In the meantime, the board remains opposed to all development on greenfield land. The board does not have a position on the current Duchy proposal as it has not discussed it in the necessary detail. Its decision in June 2022 remains our position unless and until the board changes it.  I hope there will be a conversation with members before any decision is made.

On other planning matters, Swale’s decision to oppose the moving of the war memorial cross at the corner of Roman Road and Stone Street has been challenged and an appeal is now before a Planning Inspector. The Faversham Society has repeated its opposition and pointed to the town’s lack of public support for the change.

As expected, the developers of the Cleve Hill Solar facility have appealed against the decision by the Swale Planning Committee not to approve their battery management system on safety grounds. The society’s Environment and Planning Committee will continue to monitor these two appeal processes and further the society’s policy decisions as and when practicable. We publish all our positions on planning matters on the policy blog – easily found on our website.

Details of our series of conversations are included below. Do come along. We expect that these conversations will shed light, rather than generate heat, on some of the vital issues confronting our town and its residents. Later in the year, I hope that there will be a conversation about the Duchy proposal for southeast Faversham and the other sites coming forward in the call for sites, part of the Local Plan process conducted by Swale.

Plans for Open Faversham are progressing rapidly, and there are plenty of new and interesting events planned—more in the next edition of this newsletter along with further details of our AGM on Wednesday 12 June. I hope that you all have the date in your diary.

I will write one more piece as the chairman for the June Faversham Society Newsletter before stepping down at the AGM. I will remain a board member and stand for election to the vice chair.

CONTACT HAROLD


Conversations about Faversham’s Future

Will Cleve Hill be safe? Join the conversation on 15 May

In May and June, the Faversham Society will host a series of conversations in the Alexander Centre on four subjects of vital importance to our community and the future of our town. If you can, please join us and sign up online at favershamsociety.org or in the Visitor Information Centre at 12 Market Place, Faversham.  The bar will be open after each event to enable attendees to talk further with speakers and other participants. Here are the topics to be discussed:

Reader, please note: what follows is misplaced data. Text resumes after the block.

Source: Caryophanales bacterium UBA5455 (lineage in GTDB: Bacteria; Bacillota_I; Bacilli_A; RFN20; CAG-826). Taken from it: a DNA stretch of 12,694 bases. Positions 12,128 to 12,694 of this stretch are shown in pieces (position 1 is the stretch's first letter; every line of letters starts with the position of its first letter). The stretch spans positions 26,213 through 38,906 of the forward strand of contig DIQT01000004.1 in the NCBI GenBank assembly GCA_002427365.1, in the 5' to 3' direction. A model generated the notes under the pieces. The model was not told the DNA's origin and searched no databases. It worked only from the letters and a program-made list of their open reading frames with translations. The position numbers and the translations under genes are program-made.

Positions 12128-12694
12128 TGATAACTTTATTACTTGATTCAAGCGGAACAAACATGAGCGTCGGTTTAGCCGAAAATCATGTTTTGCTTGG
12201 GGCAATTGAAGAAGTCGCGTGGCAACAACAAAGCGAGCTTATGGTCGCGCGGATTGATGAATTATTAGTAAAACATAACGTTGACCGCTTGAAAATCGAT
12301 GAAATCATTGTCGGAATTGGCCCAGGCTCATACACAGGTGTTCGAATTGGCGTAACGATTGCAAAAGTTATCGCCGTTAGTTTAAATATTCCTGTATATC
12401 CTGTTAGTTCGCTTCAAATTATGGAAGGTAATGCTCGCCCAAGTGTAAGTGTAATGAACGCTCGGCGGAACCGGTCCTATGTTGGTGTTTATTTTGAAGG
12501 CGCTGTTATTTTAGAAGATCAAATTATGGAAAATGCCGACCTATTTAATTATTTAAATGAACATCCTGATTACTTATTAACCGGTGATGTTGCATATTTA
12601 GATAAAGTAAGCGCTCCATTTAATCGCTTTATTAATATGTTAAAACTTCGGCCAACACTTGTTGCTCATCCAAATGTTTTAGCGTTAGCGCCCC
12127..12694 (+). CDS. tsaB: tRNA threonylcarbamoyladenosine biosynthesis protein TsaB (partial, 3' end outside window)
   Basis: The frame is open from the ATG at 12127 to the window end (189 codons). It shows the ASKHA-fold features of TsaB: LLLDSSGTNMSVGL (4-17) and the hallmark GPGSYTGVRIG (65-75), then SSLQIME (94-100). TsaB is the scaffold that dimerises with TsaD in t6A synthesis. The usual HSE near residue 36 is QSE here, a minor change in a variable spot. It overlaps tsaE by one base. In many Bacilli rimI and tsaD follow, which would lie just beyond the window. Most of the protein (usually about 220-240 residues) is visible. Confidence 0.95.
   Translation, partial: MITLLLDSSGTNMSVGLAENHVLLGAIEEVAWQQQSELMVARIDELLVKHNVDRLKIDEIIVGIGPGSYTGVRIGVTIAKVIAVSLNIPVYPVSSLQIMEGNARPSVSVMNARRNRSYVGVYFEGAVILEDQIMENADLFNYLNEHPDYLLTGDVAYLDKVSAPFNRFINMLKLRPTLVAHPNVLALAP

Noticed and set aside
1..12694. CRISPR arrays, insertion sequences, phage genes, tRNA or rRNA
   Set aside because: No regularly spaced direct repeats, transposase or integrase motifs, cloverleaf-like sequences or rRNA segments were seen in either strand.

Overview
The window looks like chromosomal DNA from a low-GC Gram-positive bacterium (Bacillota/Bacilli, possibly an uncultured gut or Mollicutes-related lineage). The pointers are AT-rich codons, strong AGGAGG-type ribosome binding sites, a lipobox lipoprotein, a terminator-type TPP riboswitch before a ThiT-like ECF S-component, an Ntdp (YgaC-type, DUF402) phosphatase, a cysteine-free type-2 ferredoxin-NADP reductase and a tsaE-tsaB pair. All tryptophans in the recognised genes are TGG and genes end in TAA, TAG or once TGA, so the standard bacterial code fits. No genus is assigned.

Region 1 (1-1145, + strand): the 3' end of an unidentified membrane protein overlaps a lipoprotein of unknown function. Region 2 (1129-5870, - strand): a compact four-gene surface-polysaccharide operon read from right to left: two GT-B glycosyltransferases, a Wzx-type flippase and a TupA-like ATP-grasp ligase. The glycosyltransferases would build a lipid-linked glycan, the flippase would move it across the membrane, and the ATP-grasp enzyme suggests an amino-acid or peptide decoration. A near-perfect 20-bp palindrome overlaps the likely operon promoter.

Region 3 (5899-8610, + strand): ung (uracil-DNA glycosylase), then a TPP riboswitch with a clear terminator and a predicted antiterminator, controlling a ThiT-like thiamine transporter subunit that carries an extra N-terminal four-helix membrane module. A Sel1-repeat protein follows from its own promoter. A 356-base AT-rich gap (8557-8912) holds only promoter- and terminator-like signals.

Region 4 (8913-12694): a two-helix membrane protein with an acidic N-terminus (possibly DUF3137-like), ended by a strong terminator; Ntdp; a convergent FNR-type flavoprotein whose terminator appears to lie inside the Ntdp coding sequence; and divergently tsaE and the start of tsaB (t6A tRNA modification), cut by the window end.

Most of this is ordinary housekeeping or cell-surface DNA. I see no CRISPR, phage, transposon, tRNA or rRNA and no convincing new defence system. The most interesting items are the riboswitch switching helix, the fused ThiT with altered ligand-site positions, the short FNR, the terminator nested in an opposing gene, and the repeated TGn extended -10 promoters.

1 But Will It Be Safe? Cleve Hill solar park and the battery energy storage system, Wednesday, 15 May, 7pm. Host: David Melville. The solar park is now under construction but the safety and management plan for the proposed battery energy storage system (Bess) has been turned down by Swale Council’s Planning Committee. As one of the largest such batteries in the world it raises huge concerns because of the danger of fires, explosions and toxic fumes threatening nearby communities.

2 Medieval Heritage and Town Centre Regeneration: Town Quay and the Town Warehouse, Wednesday, 29 May, 7pm. Hosts: Harold Goodwin and Jonathan Carey. The ownership of Town Quay and the Town Warehouse (TS Hazard) has just been transferred by Swale Council to Faversham Town Council. A number of schemes are proposed for the land, including creation of a Cinque Ports museum and environmental education centre highlighting local features such as chalk streams and tidal marshes.

3 The Future We Want: Faversham Neighbourhood Plan, Wednesday, 5 June, 7pm. Hosts: Harold Goodwin and Matthew Hatchwell. Neighbourhood plans provide a powerful set of tools for local people to decide the development priorities for their community. The Faversham Neighbourhood Plan will be the subject of a local referendum in coming months and, if approved, will give the town a degree of control
over – among other things – the type and location of new housing that takes place.

4 Faversham Healthy Futures: Acting locally to safeguard vital health and care services, Wednesday, 3 July, 7pm. Hosts: Laurie McMahon and Gill Wagstaff. The goals of the interactive Faversham Health Futures event are to review the way NHS and care services are delivered, explore the need to localise and integrate services, and give the people of Faversham and surrounding villages a say in how local health and care services should develop in future.